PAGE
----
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Thursday, May 7, 2009

The Island at the Center of the World

The Island at the Center of the World: The Epic Story of Dutch Manhattan and the Colony That Shaped America
By Russell Shorto
audio book: 15 hours

*** What It Is ***

From my library's website:
Before there were 13 colonies, there was New Netherland. Founded by the Dutch, this tiny community on the edge of the wilderness supported a staggering array of peoples. Surrounded by intolerant Puritans, the colony took its cue from Amsterdam, Europe's most liberal city. Inevitably the Dutch and English clashed--and a new nation was born.
*** My Thoughts ***

The original Dutch colony at Manhattan has been overlooked by English-speaking historians for many years. The Dutch influences on this small part of the world made a huge impact on the development of modern America, a fact I was unaware of until now. As they say, "the winners write the history books" and that has certainly been the case here.

About a year ago I saw this audio book at the library and checked it out for my mom to listen to. She is not a reader but loves non-fiction audio books. Since she grew up in Brooklyn, New York, I figured this would be a good one for her to try out. I was right; she raved about this book for weeks! Since then she has insisted that I check it out for myself.

I mentioned yesterday that I'm a big fan of GOOD non-fiction, and this book would fit into that category. I really enjoyed listening to it during my ride to and from work.

New Yorkers and those who live nearby will recognize many of the people in the book from modern day city street and town names. I'd recommend this to anyone interested in colonial history, influences on American society, or New York.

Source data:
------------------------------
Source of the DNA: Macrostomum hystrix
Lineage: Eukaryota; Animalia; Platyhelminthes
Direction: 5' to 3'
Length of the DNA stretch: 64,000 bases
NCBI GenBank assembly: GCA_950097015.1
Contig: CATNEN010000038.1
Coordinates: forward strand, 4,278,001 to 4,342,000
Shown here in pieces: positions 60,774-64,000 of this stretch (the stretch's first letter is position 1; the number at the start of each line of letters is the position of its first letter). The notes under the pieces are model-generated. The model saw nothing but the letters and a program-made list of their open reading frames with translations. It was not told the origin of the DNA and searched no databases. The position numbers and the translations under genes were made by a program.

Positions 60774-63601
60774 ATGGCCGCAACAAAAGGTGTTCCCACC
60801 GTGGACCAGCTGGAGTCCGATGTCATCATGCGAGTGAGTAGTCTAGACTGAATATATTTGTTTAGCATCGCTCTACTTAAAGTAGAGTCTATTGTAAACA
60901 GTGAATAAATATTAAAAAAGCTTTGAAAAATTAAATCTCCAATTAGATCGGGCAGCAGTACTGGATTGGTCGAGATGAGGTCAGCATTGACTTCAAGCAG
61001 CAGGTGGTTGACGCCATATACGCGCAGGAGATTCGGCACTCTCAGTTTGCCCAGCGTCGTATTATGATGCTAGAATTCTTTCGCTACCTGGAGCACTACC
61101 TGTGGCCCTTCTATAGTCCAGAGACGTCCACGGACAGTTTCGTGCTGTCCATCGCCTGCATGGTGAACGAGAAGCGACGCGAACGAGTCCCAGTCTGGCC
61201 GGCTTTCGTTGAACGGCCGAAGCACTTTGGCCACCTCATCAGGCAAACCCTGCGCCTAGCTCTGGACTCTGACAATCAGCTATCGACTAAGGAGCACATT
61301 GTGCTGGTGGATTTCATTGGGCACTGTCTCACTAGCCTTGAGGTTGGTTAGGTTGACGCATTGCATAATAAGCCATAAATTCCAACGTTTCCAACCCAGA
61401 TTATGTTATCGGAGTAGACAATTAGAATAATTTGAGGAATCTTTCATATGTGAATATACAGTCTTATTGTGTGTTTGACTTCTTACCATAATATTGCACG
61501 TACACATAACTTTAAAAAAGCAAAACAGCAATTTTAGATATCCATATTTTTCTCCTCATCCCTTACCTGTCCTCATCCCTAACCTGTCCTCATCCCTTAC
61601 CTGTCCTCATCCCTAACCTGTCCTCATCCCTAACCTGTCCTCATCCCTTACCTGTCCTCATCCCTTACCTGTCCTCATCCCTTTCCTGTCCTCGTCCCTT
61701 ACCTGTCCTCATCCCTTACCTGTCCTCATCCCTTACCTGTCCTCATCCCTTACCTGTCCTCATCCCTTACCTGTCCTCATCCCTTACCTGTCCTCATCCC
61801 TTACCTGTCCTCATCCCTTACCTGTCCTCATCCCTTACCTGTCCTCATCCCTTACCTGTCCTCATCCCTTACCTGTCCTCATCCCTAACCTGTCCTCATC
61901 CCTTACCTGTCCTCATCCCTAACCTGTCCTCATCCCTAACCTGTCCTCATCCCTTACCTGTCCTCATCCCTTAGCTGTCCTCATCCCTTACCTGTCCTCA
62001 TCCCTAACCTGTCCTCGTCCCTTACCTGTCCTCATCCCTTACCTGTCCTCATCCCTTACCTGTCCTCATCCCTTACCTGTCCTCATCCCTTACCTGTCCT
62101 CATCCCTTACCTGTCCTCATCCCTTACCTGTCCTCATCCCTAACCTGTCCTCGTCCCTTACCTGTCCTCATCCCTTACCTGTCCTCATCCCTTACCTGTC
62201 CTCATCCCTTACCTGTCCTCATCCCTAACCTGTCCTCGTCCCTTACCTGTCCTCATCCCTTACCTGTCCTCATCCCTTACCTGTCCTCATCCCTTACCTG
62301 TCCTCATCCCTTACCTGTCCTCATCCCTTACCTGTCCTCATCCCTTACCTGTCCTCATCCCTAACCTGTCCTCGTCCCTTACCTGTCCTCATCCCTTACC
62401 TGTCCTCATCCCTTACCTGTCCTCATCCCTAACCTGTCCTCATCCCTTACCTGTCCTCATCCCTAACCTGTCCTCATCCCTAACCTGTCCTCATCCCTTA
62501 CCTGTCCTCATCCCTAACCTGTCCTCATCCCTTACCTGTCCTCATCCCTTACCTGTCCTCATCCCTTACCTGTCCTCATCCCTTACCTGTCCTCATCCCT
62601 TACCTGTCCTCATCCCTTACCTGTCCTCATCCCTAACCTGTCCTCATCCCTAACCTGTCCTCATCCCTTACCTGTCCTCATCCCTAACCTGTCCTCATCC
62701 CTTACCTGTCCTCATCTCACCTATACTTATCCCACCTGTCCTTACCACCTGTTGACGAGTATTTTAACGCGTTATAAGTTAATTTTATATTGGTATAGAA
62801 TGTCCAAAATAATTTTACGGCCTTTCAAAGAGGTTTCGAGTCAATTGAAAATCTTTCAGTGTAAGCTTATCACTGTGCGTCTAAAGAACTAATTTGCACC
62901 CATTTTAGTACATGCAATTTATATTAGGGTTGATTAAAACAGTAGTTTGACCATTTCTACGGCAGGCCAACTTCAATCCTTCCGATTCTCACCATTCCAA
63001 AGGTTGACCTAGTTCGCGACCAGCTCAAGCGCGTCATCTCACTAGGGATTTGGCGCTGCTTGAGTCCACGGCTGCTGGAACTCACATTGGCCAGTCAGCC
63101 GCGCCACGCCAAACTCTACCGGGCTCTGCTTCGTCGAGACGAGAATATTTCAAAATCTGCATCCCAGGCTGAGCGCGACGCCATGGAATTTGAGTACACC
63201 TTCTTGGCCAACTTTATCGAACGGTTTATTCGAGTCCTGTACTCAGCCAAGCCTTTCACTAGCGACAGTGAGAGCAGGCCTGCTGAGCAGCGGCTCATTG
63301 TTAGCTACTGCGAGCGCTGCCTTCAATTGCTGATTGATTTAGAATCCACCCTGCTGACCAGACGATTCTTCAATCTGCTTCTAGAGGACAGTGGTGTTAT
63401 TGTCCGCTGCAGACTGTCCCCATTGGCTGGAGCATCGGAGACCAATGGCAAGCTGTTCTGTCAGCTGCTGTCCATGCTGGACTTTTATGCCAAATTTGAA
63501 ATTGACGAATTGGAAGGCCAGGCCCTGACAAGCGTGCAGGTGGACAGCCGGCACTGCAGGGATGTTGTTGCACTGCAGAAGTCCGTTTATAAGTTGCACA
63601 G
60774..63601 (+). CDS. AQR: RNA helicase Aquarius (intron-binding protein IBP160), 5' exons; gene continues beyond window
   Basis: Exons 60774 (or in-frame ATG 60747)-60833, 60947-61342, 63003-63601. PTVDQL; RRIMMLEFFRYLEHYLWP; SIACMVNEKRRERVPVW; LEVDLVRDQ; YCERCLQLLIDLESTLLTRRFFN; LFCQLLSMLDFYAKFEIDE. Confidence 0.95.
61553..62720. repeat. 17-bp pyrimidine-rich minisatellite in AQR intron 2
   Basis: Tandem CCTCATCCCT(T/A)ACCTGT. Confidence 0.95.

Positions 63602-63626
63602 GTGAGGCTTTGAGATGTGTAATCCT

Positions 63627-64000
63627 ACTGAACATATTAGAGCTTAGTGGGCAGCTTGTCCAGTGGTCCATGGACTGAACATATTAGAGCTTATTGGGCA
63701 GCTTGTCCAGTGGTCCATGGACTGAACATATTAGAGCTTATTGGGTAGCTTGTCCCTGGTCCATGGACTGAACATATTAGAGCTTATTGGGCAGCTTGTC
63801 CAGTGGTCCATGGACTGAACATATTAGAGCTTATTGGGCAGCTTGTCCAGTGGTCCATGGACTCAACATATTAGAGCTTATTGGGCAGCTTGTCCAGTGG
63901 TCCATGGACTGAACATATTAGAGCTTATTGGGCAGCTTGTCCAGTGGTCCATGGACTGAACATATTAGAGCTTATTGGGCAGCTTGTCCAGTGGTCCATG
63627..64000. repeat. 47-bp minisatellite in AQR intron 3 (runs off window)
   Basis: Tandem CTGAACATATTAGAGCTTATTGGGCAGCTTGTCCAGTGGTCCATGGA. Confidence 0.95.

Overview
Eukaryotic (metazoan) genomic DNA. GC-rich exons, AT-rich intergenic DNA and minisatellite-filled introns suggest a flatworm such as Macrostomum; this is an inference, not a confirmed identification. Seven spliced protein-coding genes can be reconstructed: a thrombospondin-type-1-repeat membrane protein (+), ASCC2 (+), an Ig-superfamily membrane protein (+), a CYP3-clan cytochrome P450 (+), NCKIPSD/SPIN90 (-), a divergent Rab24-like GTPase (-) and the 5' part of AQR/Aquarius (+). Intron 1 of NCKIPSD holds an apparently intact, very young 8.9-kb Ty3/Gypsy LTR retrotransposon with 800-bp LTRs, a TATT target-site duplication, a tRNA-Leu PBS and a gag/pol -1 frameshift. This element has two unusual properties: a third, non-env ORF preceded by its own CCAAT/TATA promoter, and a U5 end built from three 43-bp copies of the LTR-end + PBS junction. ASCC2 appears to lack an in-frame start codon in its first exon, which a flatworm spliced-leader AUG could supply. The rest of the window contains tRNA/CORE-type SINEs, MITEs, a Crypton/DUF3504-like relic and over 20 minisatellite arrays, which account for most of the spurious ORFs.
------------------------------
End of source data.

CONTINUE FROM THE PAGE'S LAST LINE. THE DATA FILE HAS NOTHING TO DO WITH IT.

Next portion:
You can learn more at the book's website - it includes an excerpt, cast of characters, examples of Dutch influences, and much more. And you can listen to an excerpt from the audio book here.

*** Your Thoughts? ***

Have you ever read a book that opened your eyes to a new part of history previously unknown to you? Tell me about it! Are you familiar with the history of Dutch Manhattan? Does this book sound interesting to you?

11 comments:

Anna van Gelderen said...

This book certainly sounds interesting to me. It has been on my wish list for a while - not because I am a New Yorker, but because I am Dutch.
It's good to hear you liked the book. I am now certainly going to buy it.

Heather J. said...

Anna - I would love to hear your perspective on this book. Please come back and let me know what you think of it if you do read it. :)

Amanda said...

I'm currently reading this and am loving it. I will definitely post my review and let you know when I am finished. I love learning about the area I'm living in because there are so many odd names and places. Our little neighborhood has a lot of history and there's a local cafe that is starting to do history presentations every first Monday of the month. There's also a great website called http://myinwood.net which I am learning a lot about my 'hood. It's all so interesting.

Heather J. said...

Amanda - Those Monday night history presentations would be a MUST ATTEND for me ... you are so lucky to have something like that nearby.

Robin of My Two Blessings said...

Thank you, Heather for reviewing these books. Both this and Lost Men sound really interesting. Will have to put them on my wish list.

Heather J. said...

Robin - you are quite welcome!

Amy said...

This does sound like an interesting book. I find that I learn so much history I don't know through books..fiction and non!

Allison said...

Great review!I will need to put this book on my wishlist..I have Dutch ancestry and it looks like a very interesting book! Thanks!

Heather J. said...

Amy - I certainly learned a lot from this book. :)

Allison - I'd love to hear what you think of it if you do read it!

Anna van Gelderen said...

Hi Heather, I just finished Russel Shorto's book and found it every bit as good as you said. I liked the lively style, and was also pleased to read that American pluralism and religious tolerance are probably (at least partly) an inheritance from the Dutch. Shorto aslo does a good book job of putting the story in perspective by sketching the historical context: the wars, the intellectual climate of the day. Great book.

Heather J. said...

Anna - I'm so glad that you enjoyed it! I was completely ignorant of the Dutch influence on America so this was fascinating to me. Thanks for coming back to let me know what you thought of it!

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